There is an idea of a Patrick Bateman, some kind of an abstraction. There is no real me, only an entity, something illusory.

    And though I can hide my cold gaze and you can shake my hand and feel flesh gripping yours, and maybe you can sense our lifestyles are fairly comparable...

    ...I simply am not there."

    I'm walking on sunshine (whoa oh)
    I'm walking on sunshine (whoa oh)

    And don't it feel good, hey, all right now, and don't it feel good, hey, yeah!

    (Narration): "I'm trying to listen to the new Robert Palmer tape, but Evelyn, my supposed fiance, keeps buzzing in my ear."

    (Narration): "I'm on the verge of tears by the time we arrive at Pastels since I'm positive we won't get seated but the table is good, and relief that is almost tidal in scope washes over me in an awesome wave." (page 39)

    (Narration): "...as I set the platter down I catch a glimpse of my reflection on the surface of the table. My skin seems darker because of the candlelight and I notice how good the haircut I got at Gio's last Wednesday looks." (page 12)

    "We have to encourage a return to traditional moral values and curb graphic sex and violence on TV, in movies, in popular music, everywhere. Most importantly we have to promote general social concern and less materialism in young people." (page 16)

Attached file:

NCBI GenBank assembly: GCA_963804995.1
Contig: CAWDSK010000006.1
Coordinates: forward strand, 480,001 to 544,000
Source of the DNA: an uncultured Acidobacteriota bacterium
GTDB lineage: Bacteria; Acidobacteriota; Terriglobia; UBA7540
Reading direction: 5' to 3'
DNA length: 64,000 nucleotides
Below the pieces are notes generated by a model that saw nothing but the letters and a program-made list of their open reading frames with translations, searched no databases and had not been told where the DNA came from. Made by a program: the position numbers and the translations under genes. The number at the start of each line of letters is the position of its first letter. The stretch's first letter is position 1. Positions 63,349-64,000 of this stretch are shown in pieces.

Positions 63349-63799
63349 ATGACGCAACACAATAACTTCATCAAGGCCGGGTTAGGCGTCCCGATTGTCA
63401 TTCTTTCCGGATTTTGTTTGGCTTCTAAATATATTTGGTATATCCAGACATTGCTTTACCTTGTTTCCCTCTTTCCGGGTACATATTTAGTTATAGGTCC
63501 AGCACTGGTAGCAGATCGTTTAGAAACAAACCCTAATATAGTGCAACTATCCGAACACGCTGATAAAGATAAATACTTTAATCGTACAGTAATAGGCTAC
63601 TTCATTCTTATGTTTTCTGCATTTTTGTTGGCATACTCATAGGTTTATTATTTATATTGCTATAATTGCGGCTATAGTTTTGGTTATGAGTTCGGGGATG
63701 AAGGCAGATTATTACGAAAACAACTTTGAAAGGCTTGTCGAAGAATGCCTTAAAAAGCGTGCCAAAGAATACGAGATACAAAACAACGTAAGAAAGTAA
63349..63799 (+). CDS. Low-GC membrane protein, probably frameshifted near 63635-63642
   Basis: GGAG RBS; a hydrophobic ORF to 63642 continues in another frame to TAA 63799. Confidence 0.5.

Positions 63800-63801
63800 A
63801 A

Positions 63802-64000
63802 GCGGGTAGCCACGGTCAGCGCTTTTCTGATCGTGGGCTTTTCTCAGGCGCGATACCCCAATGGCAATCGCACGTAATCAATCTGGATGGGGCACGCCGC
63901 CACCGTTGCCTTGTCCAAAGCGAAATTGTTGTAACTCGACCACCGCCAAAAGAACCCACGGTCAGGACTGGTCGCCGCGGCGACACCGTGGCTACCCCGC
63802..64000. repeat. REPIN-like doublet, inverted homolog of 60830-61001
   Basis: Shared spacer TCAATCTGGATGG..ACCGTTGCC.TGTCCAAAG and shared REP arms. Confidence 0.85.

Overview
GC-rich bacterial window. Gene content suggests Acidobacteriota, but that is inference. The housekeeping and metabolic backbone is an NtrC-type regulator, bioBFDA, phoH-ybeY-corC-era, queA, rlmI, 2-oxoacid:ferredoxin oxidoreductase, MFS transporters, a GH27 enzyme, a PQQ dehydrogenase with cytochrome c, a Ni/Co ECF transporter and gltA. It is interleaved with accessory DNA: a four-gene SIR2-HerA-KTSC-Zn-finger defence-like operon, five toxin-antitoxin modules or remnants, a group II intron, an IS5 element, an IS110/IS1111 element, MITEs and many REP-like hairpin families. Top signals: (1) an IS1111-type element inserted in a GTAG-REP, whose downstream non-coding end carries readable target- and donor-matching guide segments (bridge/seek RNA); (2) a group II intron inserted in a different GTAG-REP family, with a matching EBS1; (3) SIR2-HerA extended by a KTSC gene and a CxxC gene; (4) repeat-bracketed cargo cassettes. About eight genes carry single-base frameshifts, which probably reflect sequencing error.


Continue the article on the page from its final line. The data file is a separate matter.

Classic case of being in the wrong place at the wrong time.

    The next morning...

    The husband holds the two sheets he's taken out of the bag in front of him, both splattered with dried blood, and stares at them dumbly.

    "Bleach-ee?" I ask her. "Are you trying to say bleach-ee?" I shake my head, disbelieving. "Bleach-ee? Oh my god."

    "Two things," I say, talking over her. "One. You can't bleach a Soprani. Out of the question. Two"--and then louder, still over her--"two, I can only get these sheets in Santa Fe. These are very expensive sheets and I really need them clean..."

    (page 82)

    The boy next door plans his evening while enjoying the latest in a series of video rentals, usually the vilest, most degrading hard-core porn available to man.